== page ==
Over the course of a career spanning more than two decades, casting director Sheila Jaffe has cast a variety of independent films, big-budget studio movies, cable television pilots, and even Broadway plays. Her credits include the HBO series "Entourage," "The Sopranos," and "How to Make It In America," along with more than 100 feature films, from "The Daytrippers" and "Basquiat" to "City Island" and "The Fighter."
But this year gave Jaffe her first experience casting a network TV pilot, when she brought Dennis Quaid, Michael Chiklis, Carrie-Anne Moss, and Jason O'Mara together for CBS's "Untitled Ralph Lamb Project." A drama set in 1960s Las Vegas, the series is based on the true story of Ralph Lamb, a former cowboy who became a longtime Las Vegas sheriff and made enemies of the mob and Hells Angels. Jaffe says she was shocked at the frenetic pace of her first pilot season and the challenges it presented.
"When you're doing a network show, they all cast at the same time," she explains. "So the actors are really at a disadvantage, because sometimes they have to go in on four or five different auditions a day. They have no time to prepare. They're going from one audition to the next, so one minute they're a cowboy and the next minute they're a New York City cop. It's schizophrenic for them, and it doesn't give them a chance to really put their best foot forward. I honestly don't know how they do it. I was in awe and amazed at how many auditions they went on each day. Pilot season is a really crazy system, because it's like an auction for people. 'I want that one!' 'No, he's in second position!' 'We've got him in first position!' "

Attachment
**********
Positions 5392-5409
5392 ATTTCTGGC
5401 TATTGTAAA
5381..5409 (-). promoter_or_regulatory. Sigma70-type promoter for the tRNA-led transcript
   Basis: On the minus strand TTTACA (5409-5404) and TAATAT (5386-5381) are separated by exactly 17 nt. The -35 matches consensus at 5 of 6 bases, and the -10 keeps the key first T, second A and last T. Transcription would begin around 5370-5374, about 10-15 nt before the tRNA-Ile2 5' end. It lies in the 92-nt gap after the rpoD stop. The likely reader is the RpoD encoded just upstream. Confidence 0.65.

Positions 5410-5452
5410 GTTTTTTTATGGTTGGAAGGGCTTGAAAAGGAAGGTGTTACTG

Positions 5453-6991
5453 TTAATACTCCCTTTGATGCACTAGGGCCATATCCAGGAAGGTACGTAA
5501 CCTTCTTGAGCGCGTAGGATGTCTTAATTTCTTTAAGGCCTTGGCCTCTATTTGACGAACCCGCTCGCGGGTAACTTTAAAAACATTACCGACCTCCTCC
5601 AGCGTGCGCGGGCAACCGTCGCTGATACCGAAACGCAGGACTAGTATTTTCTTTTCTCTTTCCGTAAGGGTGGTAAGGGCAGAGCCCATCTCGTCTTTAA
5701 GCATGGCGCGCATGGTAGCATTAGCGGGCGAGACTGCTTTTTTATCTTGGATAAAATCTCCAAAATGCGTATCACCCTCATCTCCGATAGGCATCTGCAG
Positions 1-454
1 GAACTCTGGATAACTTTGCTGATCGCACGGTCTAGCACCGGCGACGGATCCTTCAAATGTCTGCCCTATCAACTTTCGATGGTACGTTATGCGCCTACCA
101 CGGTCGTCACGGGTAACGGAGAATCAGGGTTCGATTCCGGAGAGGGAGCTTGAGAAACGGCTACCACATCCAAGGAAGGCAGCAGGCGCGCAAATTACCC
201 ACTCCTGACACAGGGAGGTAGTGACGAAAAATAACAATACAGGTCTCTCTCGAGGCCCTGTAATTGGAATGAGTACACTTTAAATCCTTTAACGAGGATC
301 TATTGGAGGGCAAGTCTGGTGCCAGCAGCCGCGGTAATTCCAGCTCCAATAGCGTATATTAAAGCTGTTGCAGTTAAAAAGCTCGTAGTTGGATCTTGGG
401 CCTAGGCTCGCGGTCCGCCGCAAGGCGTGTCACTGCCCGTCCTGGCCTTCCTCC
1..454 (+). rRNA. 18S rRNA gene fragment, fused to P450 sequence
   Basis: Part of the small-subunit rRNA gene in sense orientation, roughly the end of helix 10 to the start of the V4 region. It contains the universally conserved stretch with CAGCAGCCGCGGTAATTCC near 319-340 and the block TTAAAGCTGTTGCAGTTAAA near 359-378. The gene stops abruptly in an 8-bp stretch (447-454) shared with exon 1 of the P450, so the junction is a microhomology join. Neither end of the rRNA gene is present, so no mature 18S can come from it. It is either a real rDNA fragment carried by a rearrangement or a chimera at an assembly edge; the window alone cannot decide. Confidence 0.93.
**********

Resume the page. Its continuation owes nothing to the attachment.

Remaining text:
Jaffe says that she never faced the pilot season problem when casting shows for HBO, where actors were given time to review the sides and properly prepare for their audition. "HBO is television, but their shows go at different times of the year," she says. "Cable is a bit more like film in that it's not casting at the same time as every other show."
To find new talent for each new project, Jaffe maintains relationships with schools, acting teachers, agents, and managers who let her know when an exciting face catches their attention. She also attends showcases, watches independent films, and scours online videos for reels and short films.
"You just have to pay attention and look," she says. "It's a lot of working with other people and doing homework on your own."
Read more about Sheila Jaffe online at BackStage.com.
Daniel Lehman is a staff writer for Back Stage. Follow him on Twitter: @byDanLehman